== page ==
I’ve been making ransomware predictions since 2014, when I first was asked to give a keynote on the subject. At the time, I made a dozen or so predictions that have all since come true. More recently, I was asked to contribute to ITSP’s magazine, highlighting additional, more specialized future predictions that I thought would ‘push the edge’ of what was likely to happen… and all of them were scary.
What we learned in our Incident Containment Practice last spring during the bout of SamSam ransomware hitting hospitals, was that criminals were: a) indiscriminate and entirely uncaring about human life, b) realizing now that they can extract more money when human life/safety is at stake and, c) were focusing on a campaign centered on human life and safety as the pretext.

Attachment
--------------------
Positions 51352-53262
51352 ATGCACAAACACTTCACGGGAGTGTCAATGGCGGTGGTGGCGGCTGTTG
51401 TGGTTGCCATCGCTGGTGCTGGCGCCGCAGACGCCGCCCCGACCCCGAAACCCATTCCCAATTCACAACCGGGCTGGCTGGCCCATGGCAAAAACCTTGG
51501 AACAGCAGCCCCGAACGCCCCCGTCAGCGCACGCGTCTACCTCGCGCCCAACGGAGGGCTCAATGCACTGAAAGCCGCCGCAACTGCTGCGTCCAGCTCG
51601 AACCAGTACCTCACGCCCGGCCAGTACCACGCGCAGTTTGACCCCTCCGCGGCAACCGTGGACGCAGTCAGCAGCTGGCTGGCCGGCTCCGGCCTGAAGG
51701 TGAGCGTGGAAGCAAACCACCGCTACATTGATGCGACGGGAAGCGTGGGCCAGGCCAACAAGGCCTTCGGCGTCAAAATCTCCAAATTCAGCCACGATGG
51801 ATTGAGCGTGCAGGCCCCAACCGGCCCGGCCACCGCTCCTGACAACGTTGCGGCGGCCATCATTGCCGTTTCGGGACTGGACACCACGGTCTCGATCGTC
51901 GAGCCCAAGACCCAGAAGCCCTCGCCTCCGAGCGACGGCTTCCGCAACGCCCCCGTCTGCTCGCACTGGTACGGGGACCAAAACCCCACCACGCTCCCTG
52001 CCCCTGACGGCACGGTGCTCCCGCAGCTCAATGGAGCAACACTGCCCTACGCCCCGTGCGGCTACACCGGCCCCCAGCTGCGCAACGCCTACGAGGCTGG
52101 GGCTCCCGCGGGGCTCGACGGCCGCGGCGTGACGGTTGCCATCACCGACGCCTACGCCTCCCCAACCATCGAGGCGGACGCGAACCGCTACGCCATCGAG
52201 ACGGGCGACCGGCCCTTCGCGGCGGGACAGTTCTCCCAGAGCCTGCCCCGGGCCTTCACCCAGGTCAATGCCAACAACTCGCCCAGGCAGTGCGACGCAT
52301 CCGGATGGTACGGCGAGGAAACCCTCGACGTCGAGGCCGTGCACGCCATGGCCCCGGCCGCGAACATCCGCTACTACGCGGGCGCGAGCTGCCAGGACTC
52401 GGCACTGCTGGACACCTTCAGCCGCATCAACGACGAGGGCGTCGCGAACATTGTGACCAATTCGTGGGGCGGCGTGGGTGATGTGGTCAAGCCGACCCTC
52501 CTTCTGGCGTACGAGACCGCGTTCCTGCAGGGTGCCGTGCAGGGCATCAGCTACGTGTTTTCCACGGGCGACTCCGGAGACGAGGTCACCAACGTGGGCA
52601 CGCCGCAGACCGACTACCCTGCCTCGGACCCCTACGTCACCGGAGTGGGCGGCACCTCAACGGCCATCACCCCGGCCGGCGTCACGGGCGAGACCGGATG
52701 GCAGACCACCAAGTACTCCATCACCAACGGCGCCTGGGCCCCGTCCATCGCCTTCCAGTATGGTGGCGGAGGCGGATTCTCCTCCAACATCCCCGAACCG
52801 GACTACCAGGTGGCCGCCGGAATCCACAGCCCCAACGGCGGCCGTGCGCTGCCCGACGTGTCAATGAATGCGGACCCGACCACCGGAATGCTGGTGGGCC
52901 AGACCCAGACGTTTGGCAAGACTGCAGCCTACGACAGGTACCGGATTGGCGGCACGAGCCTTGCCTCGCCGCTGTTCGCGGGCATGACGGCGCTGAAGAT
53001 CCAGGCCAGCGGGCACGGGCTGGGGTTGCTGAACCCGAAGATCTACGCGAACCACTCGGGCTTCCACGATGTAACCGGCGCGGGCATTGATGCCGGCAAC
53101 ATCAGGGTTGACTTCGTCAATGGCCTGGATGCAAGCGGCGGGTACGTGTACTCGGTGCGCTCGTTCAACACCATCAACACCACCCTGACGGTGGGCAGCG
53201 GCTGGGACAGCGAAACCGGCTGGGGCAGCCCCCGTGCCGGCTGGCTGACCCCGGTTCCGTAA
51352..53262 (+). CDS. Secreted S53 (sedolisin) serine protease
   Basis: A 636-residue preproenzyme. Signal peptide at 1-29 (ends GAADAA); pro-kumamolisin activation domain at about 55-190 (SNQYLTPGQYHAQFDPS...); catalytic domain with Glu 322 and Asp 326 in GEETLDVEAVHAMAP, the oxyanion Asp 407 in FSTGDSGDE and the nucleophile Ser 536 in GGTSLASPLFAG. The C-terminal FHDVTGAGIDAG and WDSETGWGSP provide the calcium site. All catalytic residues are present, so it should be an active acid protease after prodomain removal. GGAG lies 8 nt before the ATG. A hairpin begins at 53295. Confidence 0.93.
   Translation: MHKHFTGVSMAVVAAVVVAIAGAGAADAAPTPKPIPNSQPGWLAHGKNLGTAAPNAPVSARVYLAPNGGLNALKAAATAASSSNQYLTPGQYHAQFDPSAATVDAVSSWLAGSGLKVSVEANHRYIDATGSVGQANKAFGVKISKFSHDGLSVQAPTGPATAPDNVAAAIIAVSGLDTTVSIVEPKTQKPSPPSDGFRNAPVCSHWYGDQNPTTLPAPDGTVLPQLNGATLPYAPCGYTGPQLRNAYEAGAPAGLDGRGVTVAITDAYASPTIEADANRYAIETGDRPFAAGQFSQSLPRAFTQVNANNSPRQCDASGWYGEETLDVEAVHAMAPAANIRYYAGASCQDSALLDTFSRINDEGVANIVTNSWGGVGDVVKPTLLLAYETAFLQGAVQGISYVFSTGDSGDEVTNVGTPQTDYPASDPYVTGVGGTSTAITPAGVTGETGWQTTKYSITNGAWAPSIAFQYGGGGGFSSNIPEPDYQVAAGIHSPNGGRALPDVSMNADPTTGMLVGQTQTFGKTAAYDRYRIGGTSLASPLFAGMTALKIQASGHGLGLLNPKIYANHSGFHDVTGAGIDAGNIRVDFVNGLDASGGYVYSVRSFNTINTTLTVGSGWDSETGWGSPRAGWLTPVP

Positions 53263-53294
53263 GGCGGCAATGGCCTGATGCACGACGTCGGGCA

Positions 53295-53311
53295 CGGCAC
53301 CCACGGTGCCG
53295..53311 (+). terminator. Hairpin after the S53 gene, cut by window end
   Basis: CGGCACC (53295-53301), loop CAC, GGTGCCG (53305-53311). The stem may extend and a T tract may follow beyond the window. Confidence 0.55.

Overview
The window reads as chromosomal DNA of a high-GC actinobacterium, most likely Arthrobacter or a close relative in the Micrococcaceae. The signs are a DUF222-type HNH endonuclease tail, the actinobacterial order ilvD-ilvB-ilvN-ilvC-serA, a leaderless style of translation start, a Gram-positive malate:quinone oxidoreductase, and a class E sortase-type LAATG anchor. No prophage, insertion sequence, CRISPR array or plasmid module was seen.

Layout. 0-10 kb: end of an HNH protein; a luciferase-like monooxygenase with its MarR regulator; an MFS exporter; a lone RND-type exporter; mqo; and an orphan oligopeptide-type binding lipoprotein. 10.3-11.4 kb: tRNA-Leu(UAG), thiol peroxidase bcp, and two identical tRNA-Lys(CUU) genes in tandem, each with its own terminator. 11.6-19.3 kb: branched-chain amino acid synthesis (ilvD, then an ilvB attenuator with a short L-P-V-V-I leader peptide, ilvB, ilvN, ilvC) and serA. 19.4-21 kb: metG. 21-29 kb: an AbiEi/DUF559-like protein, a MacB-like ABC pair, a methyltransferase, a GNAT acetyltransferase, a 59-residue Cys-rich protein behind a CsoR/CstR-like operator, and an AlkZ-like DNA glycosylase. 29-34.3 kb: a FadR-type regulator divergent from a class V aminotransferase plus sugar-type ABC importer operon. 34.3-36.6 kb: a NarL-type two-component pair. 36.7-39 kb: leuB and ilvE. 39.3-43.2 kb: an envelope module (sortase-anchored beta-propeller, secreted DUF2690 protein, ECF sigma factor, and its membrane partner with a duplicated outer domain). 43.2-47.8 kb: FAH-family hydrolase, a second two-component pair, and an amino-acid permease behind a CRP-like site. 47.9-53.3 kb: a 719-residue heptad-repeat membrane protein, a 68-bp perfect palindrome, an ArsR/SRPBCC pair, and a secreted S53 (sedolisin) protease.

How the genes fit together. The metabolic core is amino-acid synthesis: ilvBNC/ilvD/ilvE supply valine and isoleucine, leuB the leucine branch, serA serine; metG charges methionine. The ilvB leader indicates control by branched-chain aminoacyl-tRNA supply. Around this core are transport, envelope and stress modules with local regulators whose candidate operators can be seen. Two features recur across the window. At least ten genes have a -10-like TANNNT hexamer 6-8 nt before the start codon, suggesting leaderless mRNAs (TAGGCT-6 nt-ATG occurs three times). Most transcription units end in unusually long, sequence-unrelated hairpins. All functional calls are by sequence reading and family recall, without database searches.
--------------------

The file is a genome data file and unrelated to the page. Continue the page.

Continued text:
That’s when this particular prediction occurred to me: critical infrastructure will be next, because the stakes are higher and there is already a significant attacker foothold in our critical infrastructure; both opportunistic and targeted attackers have been lurking for many years persistently. With higher stakes comes bigger payoff for attackers – ransomware in the healthcare industry is the perfect example of this.
Understanding What Motivates Attackers
I learned in my Department of Defense Information Assurance (DoD IA) career to define a threat as any actor that has a significant amount of at least two of these three enablers: Means, Opportunity, and Motive (what I call the MOM Principle):
The Means is a massive commodity market for the creation of fully undetectable ransomware (AKA, ransomware as a service or RaaS). This is a marked development in contrast to the legacy means of requiring a criminal to buy (Read more...)
This is a Security Bloggers Network syndicated blog post authored by Scott Scheferman. Read the original post at: Cylance Blog